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Kennedy’s response shows Democrats have a long way to go

joe kennedy congress
Photo taken form Joe Kennedy's Facebook account.

With every State of the Union address, the opposition party of the sitting president is tasked with the predictable and rhetorically vacant duty of delivering a response the same evening. This year, the Democratic Party chose Massachusetts representative Joe Kennedy III—a young up-and-coming poster-boy for the future of the party—to deliver the official rebuttal.

The selection of Rep. Kennedy happens to make sense and elicit confusion simultaneously. As a member of a prominent political dynasty, his last name alone evokes a certain feeling the Democrats hope to return to the forefront of American thought. And while the intentions are pure, it’s another example of a cardinal error Democrats continue to make in their message. The party establishment is set on the message catering to an idealized picture of American history some voters might want to return to, but in doing so, fail to give the public a clear, attractive alternative of substance for the future other than “have you seen the other guy?”

Although Kennedy references a living wage, paid leave and affordable child care once, the response does not mention free college, an end to the war in Afghanistan, the legalization of marijuana or removing money from politics. The emotionally-charged prose was pleasing to listen to but we don’t elect leaders to serenade us. Kennedy is not running for any office at the moment, so he shouldn’t be scrutinized as such, but if his response to the State of the Union is any indication of how the Democrats plan to enter the midterms and the 2020 election, they have a long way to go. The representative attempts to paint a picture of different professions from around the country, asserting they have much more in common than they think, especially in an idealized concept of America. This is all well and good, but what Kennedy’s response lacked is a specific concrete plan of action for what the Democratic Party will do if given the chance to implement changes that would galvanize these people.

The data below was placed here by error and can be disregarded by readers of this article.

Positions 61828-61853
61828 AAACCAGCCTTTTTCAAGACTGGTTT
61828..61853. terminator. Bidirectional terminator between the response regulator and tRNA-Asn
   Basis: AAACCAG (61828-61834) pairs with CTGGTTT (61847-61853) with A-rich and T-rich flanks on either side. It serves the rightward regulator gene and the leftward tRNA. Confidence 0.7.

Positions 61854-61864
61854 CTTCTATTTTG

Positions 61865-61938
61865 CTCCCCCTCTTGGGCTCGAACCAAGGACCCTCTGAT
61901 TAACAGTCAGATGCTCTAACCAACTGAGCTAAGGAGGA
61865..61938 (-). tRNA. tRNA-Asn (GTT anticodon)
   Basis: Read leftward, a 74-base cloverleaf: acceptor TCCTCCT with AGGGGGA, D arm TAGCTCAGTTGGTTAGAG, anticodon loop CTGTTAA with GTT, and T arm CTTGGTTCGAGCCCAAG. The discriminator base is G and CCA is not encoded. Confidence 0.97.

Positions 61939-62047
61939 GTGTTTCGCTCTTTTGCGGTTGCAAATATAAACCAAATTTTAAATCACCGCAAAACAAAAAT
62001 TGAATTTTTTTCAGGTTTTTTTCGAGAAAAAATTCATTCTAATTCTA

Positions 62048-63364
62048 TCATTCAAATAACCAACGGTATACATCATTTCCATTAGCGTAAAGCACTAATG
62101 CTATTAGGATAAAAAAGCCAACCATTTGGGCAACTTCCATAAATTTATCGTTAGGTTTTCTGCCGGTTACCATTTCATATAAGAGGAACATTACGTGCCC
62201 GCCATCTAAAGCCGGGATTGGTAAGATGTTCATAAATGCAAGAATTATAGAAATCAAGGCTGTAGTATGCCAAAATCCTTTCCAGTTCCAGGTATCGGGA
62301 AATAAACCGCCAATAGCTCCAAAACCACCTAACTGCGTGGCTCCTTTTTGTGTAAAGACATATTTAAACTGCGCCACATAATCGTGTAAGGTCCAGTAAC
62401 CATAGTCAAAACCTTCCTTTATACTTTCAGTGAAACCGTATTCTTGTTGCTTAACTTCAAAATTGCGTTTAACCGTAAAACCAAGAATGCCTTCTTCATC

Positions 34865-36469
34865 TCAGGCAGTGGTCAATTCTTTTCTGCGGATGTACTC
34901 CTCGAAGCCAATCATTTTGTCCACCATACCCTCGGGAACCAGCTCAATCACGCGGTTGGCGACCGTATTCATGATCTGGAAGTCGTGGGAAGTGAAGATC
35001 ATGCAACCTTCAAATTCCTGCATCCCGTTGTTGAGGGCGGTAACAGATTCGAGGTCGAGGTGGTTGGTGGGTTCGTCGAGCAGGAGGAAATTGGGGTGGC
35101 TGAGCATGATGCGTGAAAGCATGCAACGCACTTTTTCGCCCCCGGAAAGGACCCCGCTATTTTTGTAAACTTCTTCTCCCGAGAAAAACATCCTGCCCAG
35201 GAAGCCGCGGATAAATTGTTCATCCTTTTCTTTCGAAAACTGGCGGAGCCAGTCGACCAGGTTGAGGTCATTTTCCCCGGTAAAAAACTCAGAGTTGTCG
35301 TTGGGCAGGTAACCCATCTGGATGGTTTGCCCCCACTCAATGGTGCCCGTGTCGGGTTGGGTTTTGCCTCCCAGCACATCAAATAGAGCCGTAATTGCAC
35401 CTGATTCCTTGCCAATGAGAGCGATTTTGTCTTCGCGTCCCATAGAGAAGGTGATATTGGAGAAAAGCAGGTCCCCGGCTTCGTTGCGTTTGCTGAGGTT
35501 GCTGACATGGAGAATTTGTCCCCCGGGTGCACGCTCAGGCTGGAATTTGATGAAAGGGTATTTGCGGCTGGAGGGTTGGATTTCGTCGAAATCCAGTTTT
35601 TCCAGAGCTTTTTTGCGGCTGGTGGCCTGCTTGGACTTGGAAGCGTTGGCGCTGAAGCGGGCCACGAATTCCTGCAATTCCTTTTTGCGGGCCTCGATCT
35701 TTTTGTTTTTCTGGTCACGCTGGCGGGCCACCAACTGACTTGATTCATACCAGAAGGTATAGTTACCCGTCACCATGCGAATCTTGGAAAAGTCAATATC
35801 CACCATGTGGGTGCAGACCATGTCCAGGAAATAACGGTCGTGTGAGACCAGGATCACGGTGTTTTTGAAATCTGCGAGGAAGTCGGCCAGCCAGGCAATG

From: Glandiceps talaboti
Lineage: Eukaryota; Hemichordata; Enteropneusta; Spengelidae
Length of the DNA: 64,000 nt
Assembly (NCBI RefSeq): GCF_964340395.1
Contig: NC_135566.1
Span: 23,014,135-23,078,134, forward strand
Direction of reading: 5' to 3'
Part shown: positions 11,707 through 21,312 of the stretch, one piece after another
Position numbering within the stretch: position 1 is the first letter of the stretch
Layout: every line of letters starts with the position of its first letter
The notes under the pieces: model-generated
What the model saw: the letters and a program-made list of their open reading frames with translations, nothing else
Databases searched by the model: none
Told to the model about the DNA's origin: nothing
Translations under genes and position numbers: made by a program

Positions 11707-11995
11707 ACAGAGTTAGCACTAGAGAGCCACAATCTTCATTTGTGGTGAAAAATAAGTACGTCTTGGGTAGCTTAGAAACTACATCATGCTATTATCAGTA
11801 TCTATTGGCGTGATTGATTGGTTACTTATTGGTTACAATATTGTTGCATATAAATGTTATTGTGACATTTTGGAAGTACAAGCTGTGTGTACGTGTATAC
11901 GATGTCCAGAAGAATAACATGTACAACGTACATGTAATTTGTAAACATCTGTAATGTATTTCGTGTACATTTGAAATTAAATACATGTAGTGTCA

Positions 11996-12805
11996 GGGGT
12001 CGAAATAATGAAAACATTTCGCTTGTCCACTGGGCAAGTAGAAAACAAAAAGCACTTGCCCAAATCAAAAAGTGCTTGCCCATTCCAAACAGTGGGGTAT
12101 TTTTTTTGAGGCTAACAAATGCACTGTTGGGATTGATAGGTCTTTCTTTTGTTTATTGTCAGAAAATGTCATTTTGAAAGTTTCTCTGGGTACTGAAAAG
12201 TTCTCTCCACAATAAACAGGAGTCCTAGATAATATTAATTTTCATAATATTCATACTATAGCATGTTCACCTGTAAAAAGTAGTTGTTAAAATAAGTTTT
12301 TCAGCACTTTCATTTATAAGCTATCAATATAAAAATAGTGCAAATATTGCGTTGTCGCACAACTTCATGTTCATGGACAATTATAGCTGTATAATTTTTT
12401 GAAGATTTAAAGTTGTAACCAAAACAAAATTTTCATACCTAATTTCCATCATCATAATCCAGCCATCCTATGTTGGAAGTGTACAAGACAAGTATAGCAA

There were also issues of Kennedy saying one thing, but Democrats doing another. He specifically addressed Dreamers saying, “Ustedes son parte de nuestra historia. Vamos a luchar.” You are a part of our history. Let’s fight. However, not all Senate Democrats are fighting for Dreamers and their future continues to hang in limbo as a bipartisan deal is determined. Kennedy’s inclusion of Deferred Action for Childhood Arrivals act recipients was the right move but affected individuals need to see action and certainty that they aren’t just a talking point. Furthermore, Democrats should probably stray from “we are all Dreamers” rhetoric. While recognizing one’s own immigration history is fine, comparing family history to specific ongoing obstacles DACA recipients are experiencing invokes the same tone as “all lives matter”.

Official rebuttals to the State of the Union are not meant to draw voters to the polls, but even if the response is nothing more than the Democrat’s chance for a public relations boost, they can still do better than Joe Kennedy’s attempt. The framework for a comprehensive playbook for the party can still be found in Kennedy’s speech so the response should not be viewed as a lost cause, but it’s only a start. The individuals responsible for setting the agenda for the upcoming midterms should take care to listen to the people and deliver on something real that even the most vulnerable Americans can believe in.

– Zach is a philosophy senior


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